Legal Standpoint: Why Do So Many Lawsuits End in Settlement? Check Your E-mail.

By Lawrence White    //    Volume 19,  Number 5   //    September/October 2011

According to the U. S. Justice Department, only a miniscule portion—less than 3 percent—of all civil-action lawsuits result in formal judgments or verdicts. The vast majority of litigated cases end in negotiated settlements. The same is true for lawsuits filed against higher-education institutions and officials. A report prepared in 2003 by United Educators, an industry-leading risk management and insurance company, found that only 3.5 percent of higher-education lawsuits last all the way to the trial stage, with most settled by the parties prior to trial.

Typically, when institutions are named as defendants in lawsuits, administrators—and the lawyers who represent them—don’t want to concede error and want to be vindicated in court. What dynamic, then, explains the propensity of colleges to settle rather than litigate?

The cost of litigation is the driving factor. Extrapolating from figures supplied by United Educators in its report, attorneys’ fees and court expenses per litigated case for higher-education institutions total about a quarter of a million dollars today. Those costs are soaring due to the relatively new phenomenon of electronic discovery, or “e-discovery” in lawyer parlance. At the outset of most lawsuits, each party files court papers requiring the other side to produce documents that may bear on the subject matter of the litigation. Today most of those documents take the form of e-mail messages and computer files.

A survey conducted for a recent Duke University School of Law symposium on litigation costs found that the typical institutional defendant produces five million electronic documents in response to e-discovery requests during an average civil lawsuit. That is the equivalent, in round terms, of one terabyte—one thousand gigabytes—of e-data. The cost of e-discovery averages about $1,000 per gigabyte—meaning, as horrifying as it sounds, that comprehensive e-discovery conducted in a case that goes all the way to trial may add as much as $1 million to the cost of litigation. That expense is for attorney review time (imagine how many billable hours would be consumed as your lawyer reviews five million documents before turning them over to opposing counsel) and service fees charged by companies that specialize in reproducing and indexing e-documents.

Two considerations make e-discovery costs especially problematic for colleges. First, there is no symmetry between the cost to the plaintiff of initiating e-discovery (typically no more than running a preprogrammed macro in a word-processing program and generating a standard document production request, which costs a bare minimum in legal fees) and the defendant’s multimillion dollar cost to comply with an e-discovery request. Second, colleges tend to have large, decentralized computer systems. Hundreds of faculty members and administrators may have pertinent documents in their possession, adding effort and expense to the task of collecting and reviewing them.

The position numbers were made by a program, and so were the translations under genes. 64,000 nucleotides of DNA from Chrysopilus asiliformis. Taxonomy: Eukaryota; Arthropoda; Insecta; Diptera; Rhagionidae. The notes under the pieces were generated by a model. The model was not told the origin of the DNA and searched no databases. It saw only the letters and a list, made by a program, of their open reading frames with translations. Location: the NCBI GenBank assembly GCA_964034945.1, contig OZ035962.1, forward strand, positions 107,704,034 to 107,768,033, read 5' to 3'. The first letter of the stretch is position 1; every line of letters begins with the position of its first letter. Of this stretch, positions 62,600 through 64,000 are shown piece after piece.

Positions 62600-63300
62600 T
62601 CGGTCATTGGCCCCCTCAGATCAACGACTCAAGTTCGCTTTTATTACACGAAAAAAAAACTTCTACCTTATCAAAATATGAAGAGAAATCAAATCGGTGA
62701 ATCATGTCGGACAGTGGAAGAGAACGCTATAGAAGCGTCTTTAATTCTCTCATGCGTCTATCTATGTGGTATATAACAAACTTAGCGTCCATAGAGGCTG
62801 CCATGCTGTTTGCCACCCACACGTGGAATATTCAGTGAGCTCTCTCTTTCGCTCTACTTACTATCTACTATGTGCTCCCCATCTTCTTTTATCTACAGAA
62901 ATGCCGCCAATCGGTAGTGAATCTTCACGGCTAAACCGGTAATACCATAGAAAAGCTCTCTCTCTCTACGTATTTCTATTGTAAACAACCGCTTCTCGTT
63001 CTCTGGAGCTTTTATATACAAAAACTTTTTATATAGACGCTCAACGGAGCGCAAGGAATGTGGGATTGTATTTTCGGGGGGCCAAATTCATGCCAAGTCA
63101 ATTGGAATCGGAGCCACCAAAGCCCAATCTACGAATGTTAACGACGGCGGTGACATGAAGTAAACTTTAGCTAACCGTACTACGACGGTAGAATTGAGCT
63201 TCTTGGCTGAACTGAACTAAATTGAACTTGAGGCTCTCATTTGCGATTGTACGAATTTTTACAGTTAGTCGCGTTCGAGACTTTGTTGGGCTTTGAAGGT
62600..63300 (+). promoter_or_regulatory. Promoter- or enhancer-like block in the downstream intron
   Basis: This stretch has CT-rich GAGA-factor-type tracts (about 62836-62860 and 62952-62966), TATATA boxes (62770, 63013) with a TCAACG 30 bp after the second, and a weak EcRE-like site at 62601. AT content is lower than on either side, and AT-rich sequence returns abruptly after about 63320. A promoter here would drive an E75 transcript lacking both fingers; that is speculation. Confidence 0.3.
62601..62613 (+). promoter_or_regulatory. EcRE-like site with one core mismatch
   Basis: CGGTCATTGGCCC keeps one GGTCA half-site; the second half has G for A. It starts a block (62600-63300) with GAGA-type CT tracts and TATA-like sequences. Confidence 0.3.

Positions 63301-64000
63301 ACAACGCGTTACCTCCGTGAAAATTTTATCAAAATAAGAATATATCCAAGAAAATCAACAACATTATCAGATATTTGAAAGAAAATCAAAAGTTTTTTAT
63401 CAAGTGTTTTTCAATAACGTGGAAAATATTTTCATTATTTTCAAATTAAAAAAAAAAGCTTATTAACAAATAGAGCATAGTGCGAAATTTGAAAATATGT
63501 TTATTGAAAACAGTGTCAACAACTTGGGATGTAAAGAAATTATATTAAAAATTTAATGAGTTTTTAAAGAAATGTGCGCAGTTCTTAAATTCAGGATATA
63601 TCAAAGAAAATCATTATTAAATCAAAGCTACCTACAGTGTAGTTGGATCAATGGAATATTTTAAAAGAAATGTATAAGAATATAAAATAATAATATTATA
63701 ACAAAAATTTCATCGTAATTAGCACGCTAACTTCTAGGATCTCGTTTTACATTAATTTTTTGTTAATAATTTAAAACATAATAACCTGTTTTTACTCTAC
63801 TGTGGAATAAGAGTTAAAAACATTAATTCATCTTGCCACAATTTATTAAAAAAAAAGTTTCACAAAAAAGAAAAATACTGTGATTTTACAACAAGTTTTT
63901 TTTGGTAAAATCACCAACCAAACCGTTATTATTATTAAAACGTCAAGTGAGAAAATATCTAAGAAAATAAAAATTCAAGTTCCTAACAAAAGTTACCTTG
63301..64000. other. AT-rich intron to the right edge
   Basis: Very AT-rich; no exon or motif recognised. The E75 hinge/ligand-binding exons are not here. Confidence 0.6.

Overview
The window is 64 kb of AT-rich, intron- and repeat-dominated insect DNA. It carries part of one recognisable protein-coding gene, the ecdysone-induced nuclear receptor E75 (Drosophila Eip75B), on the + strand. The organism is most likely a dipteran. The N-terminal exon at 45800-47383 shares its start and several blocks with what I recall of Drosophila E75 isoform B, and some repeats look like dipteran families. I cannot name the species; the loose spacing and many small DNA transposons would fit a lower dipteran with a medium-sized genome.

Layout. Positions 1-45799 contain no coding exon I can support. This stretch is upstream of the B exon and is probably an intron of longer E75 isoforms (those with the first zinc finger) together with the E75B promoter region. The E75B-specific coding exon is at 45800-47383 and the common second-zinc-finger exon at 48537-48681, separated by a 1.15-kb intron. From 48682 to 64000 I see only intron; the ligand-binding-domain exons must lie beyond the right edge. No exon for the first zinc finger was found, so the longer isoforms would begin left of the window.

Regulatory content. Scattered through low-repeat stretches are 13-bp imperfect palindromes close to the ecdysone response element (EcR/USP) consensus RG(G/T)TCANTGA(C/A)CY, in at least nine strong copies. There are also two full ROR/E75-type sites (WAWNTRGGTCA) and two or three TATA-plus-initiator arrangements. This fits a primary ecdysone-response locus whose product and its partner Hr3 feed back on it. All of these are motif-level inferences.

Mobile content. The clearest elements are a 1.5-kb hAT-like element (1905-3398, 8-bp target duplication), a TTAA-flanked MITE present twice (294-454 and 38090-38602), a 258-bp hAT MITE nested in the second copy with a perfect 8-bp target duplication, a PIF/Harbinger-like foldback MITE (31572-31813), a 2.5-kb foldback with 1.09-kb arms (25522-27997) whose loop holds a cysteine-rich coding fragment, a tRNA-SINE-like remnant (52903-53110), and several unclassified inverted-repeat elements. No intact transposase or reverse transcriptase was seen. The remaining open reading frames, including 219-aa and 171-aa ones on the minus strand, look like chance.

When, as will inevitably happen, your institution is named as the defendant in a civil lawsuit, your lawyer may be required to perform a delicate calculation. The lawyer knows from experience how much it will cost to mount a vigorous defense to the suit. He or she can estimate—by looking at the money demand in the complaint, gauging the institution’s likely exposure in light of similar cases, and discussing the claim with the institution’s insurer—how much the plaintiff may be willing to accept in settlement. A good lawyer knows when institutional interests militate against settlement. But defending against a lawsuit comes at a cost that may be an order of magnitude greater than negotiating a settlement.

Board members, when conferring with legal counsel about cases on their institution’s litigation docket, should bear in mind that the vast majority of cases settle. That’s not because clients engage in culpable conduct. It’s because our judicial system is biased toward settlement and creates powerful financial incentives for litigants to settle. There is nothing unusual about settling cases and no stigma in settling. As respected U.S. District Judge John F. Keenan observed in a widely cited opinion (In re Warner Communications Securities Litigation, 1985), “a bad settlement is almost always better than a good trial.”

The owner of this website has made a commitment to accessibility and inclusion, please report any problems that you encounter using the contact form on this website. This site uses the WP ADA Compliance Check plugin to enhance accessibility.